The daughter of late socialist leader Salvador Allende, Isabel, said Saturday that she is “more than ready” to run for the presidency of Chile.
Isabel, a politician from the Chilean Socialist Party, or PS, said she is not "wedded" to the idea of becoming president but emphasized that if her party ask for it she will fulfill the task.
Allende assumed the role of PS leader in May 2015, admitting the position put her in prime position for an eventual shot at the presidency.
Before a General Council of the PS meeting earlier on Saturday, Allende warned against a former President Sebastian Piñera presidency, the possible candidate put forward by the right-wing opposition whom she accused of fomenting "ghosts" over his constant criticism of the Michelle Bachelet administration.
Bachelet was elected president of Chile in 2013 for the second time, leading the New Majority coalition which is composed of left and center-left political parties including the PS.
"Former President Piñera has taken a leading role in the construction of this catastrophic imaginary, forgetting that he is part of the problem, and that he has been the emblem of the confusion between politics and business, and that his government couldn’t meet the students demands," Allende said.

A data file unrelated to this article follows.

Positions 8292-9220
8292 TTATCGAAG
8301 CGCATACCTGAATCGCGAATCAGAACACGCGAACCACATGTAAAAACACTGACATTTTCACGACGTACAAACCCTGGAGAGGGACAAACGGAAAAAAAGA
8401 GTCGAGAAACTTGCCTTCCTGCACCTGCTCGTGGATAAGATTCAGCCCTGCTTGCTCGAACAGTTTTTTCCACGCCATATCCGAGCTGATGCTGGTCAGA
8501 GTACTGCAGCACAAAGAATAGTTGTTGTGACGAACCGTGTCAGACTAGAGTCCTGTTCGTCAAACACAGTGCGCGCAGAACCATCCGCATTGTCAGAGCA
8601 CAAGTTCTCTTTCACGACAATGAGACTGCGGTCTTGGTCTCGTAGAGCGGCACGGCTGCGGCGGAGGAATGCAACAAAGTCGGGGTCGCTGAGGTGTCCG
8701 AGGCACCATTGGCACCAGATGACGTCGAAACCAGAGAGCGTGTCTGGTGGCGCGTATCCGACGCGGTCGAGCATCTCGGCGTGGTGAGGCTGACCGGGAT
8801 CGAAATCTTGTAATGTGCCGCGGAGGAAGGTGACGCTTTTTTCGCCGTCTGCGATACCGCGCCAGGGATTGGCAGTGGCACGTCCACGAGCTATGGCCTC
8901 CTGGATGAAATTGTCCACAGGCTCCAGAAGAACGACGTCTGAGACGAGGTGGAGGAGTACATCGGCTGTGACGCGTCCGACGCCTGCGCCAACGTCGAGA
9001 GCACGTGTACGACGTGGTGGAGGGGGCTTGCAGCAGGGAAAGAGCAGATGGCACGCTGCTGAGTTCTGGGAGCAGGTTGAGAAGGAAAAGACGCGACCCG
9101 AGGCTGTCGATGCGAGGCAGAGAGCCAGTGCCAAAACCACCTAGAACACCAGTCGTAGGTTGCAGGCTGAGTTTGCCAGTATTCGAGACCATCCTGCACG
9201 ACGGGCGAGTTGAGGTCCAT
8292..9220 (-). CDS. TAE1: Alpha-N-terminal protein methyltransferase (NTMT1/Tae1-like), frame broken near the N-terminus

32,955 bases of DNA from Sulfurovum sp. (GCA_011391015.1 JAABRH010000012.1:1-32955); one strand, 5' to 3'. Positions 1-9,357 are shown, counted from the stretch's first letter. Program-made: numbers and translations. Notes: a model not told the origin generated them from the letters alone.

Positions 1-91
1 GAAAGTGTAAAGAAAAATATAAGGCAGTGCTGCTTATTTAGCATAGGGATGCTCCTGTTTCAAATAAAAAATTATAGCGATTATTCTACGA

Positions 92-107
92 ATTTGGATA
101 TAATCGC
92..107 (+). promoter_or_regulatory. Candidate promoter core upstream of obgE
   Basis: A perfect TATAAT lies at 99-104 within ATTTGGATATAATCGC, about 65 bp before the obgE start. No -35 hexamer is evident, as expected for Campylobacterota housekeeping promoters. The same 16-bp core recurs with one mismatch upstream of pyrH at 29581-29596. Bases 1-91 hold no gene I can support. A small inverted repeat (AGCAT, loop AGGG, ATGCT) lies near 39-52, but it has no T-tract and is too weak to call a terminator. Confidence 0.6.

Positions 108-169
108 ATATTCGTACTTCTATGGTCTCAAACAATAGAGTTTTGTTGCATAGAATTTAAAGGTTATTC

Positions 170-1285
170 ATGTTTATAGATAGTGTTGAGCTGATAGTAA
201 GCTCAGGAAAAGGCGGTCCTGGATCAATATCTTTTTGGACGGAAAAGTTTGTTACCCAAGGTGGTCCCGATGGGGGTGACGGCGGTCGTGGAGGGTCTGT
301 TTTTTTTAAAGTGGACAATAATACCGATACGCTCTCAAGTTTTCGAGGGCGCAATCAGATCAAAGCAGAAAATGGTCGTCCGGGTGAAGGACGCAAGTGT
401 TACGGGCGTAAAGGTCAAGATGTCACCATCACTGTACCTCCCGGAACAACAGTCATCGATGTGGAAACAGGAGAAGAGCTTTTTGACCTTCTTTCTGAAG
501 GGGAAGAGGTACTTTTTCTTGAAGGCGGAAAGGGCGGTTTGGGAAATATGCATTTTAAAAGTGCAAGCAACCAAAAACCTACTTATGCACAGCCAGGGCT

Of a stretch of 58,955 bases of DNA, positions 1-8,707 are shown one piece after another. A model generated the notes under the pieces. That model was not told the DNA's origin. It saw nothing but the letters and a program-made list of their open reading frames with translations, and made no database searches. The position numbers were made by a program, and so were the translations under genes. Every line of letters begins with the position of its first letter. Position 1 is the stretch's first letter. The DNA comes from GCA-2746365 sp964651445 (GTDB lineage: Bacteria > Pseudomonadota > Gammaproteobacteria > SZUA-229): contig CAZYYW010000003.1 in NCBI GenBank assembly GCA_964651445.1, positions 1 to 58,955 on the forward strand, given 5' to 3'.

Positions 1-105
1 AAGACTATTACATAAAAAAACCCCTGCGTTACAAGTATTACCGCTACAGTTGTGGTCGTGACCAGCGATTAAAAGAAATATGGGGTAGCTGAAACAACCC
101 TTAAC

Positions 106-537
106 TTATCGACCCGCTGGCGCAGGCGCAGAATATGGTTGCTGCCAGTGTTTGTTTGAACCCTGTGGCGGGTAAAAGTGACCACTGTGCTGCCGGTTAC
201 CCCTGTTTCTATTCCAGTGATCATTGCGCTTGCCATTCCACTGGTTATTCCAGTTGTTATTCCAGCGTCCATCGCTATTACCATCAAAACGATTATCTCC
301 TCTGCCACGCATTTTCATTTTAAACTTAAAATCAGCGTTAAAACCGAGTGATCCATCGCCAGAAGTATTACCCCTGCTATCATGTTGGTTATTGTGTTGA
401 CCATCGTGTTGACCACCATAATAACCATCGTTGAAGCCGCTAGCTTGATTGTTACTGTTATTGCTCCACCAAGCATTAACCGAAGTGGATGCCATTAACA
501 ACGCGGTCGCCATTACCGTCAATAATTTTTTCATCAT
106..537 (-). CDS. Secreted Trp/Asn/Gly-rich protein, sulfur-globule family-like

WATCH: Chile: Students March Demands Further Educational Reforms
Education has been at the center of the debate in Chile over recent years due to the country’s infamously expensive and poorly run system that has been steadily privatized.
During Piñera’s administration there were multiple protests and strikes conducted by students and teachers, who were met with repression by the "Carabineros" (military police) instead of long-term, viable solutions.
On Saturday, Allende said Piñera's administration had failed in launching and providing any major social reforms or advances in the modernization of the state.
Isabel Allende is a relative of the iconic author of the same name and the daughter of Salvador Allende, the first Marxist to be elected president of a Latin American country who was later toppled by the U.S.-backed Augusto Pinochet on Sept. 11, 1973.
She spent sixteen years of exile in Mexico before returning to Chile in 1989 during the last days of the Pinochet dictatorship.
The Socialist Party leader is highly popular in Chile but may face competition inside her own party as former President Ricardo Lagos, who served from 2000-2006, has indicated he may run as a candidate for the next election which is expected to take place by the end of 2017.